Monday, April 19, 2004

I Like the Island Life, Part II 

The BBC is reporting that Vietnam has begun sending tourist expeditions to the Spratly Islands, which China also claims (as do, actually, Malaysia, the Phillipines, Brunei and Taiwan):
Meeting soldiers, passing through an oil field and visiting a former prison might not be everyone's idea of the perfect holiday, but this inaugural trip to the Spratlys has attracted more than 60 Vietnamese tourists.

They set off early on Monday for an eight-day return trip and according to an official on board opened a bottle of champagne to celebrate.
It just goes to show: ruffling diplomatic feathers can be fun, especially when you're a "strategic tourist."

The Spratlys actually sound like a nice place to visit. There are about a hundred islets and reefs, with a total land area of under 5 square miles. Not much land, but no shortage of soldiers: over 2000 at last count, from 5 of the claimaint nations. China's reside upon the aptly named "Mischief Reef," which apparently was named after Heribert Mischief, a crewmember on board the ship that discovered the islands in 1791. I'm not making that up, by the way.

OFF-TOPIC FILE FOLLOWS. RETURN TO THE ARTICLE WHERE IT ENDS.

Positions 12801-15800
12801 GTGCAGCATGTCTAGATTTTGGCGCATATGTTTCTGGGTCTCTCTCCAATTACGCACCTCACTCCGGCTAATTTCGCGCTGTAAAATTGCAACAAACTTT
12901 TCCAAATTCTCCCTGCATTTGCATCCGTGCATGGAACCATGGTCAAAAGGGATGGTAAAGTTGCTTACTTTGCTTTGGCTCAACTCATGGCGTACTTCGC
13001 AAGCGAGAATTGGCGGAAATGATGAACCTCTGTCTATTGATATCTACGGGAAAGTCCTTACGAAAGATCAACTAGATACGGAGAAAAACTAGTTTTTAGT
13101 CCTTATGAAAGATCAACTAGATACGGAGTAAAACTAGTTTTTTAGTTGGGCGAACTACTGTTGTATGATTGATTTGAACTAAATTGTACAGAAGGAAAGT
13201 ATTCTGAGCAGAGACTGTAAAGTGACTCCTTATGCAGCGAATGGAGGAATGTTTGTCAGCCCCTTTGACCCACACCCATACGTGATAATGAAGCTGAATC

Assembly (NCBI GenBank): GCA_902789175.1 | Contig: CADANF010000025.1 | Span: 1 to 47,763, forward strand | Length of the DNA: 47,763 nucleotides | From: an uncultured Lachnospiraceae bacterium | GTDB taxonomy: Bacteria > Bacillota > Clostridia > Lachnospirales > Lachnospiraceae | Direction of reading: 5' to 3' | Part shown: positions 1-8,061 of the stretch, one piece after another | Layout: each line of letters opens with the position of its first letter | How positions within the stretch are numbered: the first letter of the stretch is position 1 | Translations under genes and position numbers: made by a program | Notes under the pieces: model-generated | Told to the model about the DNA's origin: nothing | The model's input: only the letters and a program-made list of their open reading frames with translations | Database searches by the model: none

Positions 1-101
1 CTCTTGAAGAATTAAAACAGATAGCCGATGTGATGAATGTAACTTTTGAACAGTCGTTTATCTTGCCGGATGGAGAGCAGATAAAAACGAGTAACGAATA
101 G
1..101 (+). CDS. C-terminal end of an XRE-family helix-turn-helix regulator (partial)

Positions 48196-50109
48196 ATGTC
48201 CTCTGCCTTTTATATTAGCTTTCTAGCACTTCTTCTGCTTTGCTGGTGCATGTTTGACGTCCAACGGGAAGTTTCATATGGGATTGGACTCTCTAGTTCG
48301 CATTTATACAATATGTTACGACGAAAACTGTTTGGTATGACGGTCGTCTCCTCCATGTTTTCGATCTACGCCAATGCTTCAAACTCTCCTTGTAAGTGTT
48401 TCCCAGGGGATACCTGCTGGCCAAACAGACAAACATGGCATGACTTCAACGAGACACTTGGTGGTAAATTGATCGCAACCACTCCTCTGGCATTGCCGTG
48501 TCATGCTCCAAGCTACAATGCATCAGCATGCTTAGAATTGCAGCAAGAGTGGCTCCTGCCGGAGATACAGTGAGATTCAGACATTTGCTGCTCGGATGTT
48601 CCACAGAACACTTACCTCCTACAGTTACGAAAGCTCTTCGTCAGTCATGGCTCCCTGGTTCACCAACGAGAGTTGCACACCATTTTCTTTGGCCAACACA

And those aren't the only countries that have ever hoped to call the Spratlys their own. According to this site. the Spratlys:
have been claimed at one time or another by the Philippines, Japan, France, Portugal, Spain, the United Kingdom, the Republic of Vietnam, the Democratic Republic of Vietnam, the Republic of South Vietnam, the People's Republic of China, and the Republic of China...In addition there have been a number of private individuals who have asserted territorial rights (sometimes in conflict with each other) under the names of the Kingdom of Humanity, the Republic of Morac-Songhrati-Meads, the Principality of Freedomland, the Free Territiory (sic) of Freedomland, and the Republic of Koneuwe.
Why all the interest in these rocky outcroppings? What you'd guess, generally: oil (or the possibility of oil), fishing rights, and in the case of the Kingdom of Humanity, the apparently lucrative industry of processing gooney birds for the restaurants of Saigon and Manila. I'm not making this up, either, by the way.

If you're interested in going, the Vietnamese hope to send more tourist boats to the Spratlys in the near future. Also, the Taiwanese apparently have constructed a house on stilts on one of the islands, which also could be a nice place to visit, and which also has caused much consternation in diplomatic circles.

If you go, though, do be careful, warns globalsecurity.org:
Military skirmishes have occurred numerous times in the past two decades. The most serious occurred in 1976, when China invaded and captured the Paracel Islands from Vietnam, and in 1988, when Chinese and Vietnamese navies clashed at Johnson Reef in the Spratly Islands, sinking several Vietnamese boats and killing over 70 sailors.
Ah, the island life.

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